That’s all that matters when Thalia comes back. Thankfully, Thalia doesn’t try to convince him he’s a son of Zeus or something. That’s all that matters when she joins the Hunters of Artemis for good or when Nico di Angelo runs off into the night (yet another runaway from the Hermes Cabin). And it’s all that matters when they send a quest into the Labyrinth. Sadly, it’s not all that matters when monsters pour out of the Labyrinth and the entire camp is fighting them off. Because that’s when his body decides that it’s time for a new power. That power being “disarm every person within his vicinity” because apparently, that’s what he needs when the combatants are monsters. They don’t even have weapons! Monsters are weapons!
Thankfully, Grover unleashes a panic and sends the monsters running, because if not Magnus thinks they would have all died. They would have all died and it would have been because he was scared, and apparently has the ability to disarm people now. That would have been useful to know earlier.
“So,” Annabeth says, “that disarming thing was you, wasn’t it?” Magnus bites his lip, but he nods.
“That could be useful,” she says.
“If we were fighting people with weapons,” Magnus says. Somehow, he just affected the people that were on his side.
“Yes, it could be,” Annabeth says firmly.
“We almost lost because of me,” Magnus says. If Grover hadn’t have been able release that panic thing, then they would have died.
“But we didn’t,” Annabeth says. That doesn’t make him feel any better.
“We all screw up, Magnus. Do you know how many times I’ve almost gotten myself killed?” Magnus doesn’t answer.
“A lot, Magnus. Even more if you count other people,” Annabeth says, “but I didn’t. Every time that I messed up, I learned a little from it. And now we know you have a power like this. It could really help us.”
“Alright,” Magnus says. He’s not really convinced, but he’s not going to argue with her either. Annabeth never backs down from a fight.
“Do you have any new theories about my dad?” Magnus asks. No matter how much he’s tried not to care over the years, he always has, at least a little. Annabeth’s always seemed invested in the challenge of figuring it out.
“Honestly? I have no clue.” Then Magnus starts laughing, and Annabeth starts laughing. And it’s just them, two cousins laughing about everything they don’t know and all the crap they’ve been through over the years. The gods haven’t been kind to the Chase clan. Why would they start now?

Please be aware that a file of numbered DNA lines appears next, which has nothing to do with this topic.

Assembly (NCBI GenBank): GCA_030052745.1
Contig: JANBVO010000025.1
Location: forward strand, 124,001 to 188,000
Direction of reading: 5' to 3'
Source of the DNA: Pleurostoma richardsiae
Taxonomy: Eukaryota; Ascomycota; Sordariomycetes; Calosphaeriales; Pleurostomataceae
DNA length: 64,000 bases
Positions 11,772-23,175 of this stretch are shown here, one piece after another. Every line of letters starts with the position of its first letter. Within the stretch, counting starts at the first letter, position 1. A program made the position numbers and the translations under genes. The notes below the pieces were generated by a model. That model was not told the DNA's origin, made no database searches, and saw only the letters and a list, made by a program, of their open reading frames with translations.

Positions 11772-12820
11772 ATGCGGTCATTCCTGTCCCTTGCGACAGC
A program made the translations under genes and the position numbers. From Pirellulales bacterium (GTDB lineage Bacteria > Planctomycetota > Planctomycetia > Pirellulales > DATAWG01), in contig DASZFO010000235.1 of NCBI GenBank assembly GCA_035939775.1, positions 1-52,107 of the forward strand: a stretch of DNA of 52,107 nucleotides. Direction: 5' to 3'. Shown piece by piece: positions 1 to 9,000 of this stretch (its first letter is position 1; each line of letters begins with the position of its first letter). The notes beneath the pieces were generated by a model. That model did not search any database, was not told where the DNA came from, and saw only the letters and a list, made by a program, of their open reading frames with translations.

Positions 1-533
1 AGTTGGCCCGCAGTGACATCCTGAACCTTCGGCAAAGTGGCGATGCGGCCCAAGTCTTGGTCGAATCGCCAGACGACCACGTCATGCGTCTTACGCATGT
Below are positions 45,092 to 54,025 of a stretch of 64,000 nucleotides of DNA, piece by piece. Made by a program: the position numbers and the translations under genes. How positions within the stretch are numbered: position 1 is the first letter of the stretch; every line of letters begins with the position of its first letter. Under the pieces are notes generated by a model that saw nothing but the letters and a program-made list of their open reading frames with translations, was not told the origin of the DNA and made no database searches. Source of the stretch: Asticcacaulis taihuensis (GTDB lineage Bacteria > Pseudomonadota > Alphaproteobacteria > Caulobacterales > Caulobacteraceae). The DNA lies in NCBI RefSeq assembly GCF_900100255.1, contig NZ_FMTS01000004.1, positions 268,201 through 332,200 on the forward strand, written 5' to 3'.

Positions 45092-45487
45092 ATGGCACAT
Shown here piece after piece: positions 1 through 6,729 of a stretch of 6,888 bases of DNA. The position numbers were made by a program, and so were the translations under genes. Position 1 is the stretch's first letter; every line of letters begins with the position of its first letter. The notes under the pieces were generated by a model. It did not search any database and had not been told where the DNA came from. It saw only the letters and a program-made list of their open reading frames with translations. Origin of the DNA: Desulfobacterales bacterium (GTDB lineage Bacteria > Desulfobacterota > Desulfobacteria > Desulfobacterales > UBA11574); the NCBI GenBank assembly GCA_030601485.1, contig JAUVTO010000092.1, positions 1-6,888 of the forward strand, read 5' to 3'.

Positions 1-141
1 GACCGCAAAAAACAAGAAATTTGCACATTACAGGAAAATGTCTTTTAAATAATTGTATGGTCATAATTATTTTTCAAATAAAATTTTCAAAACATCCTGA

They win the battle. Then they win the war. Magnus heals as many people as he can, and he even uses his disarming power once in a situation that doesn’t almost get them killed. He’s just so happy that this war is finally over. He doesn’t even care who his dad is. Of course, that’s when his father reveals himself to him. The next morning, when Magnus makes his way to breakfast, Chiron pulls him aside.
“What is it?” Magnus asks, “am I in trouble?”
“No,” Chiron says, “nothing like that.”
“What is it then?” Magnus asks. They canceled all camp activities for the next day. He was planning on just watching movies all day with the rest of the Hermes Cabin.
“Your father’s here to see you,” Chiron says evenly.
“My father?” Magnus asks, “Who is he?” Why did he wait until after the war to reveal himself? Magnus has been at this camp for years. Why would it take this long for the guy to claim him.
“Everything will be explained Magnus, I promise,” Chiron says, “just come with me.” Magnus isn’t happy about it, but he follows Chiron to the big house. A bearded man with long, blond hair is sitting on one of the chairs. This looks exactly like the kind of guy his mom would date. The guy stands up, and his plaid shirt ruffles slightly with the movement.
“My name is Frey, Magnus,” he says, “I’m your dad.”
“Frey?” Magnus asks. He doesn’t remember that name among the list of gods, even minor ones.
“I’m afraid we haven’t been quite honest with you, Magnus,” Chiron says, “you are a demigod, but you aren’t a Greek one. You were not technically under our jurisdiction.”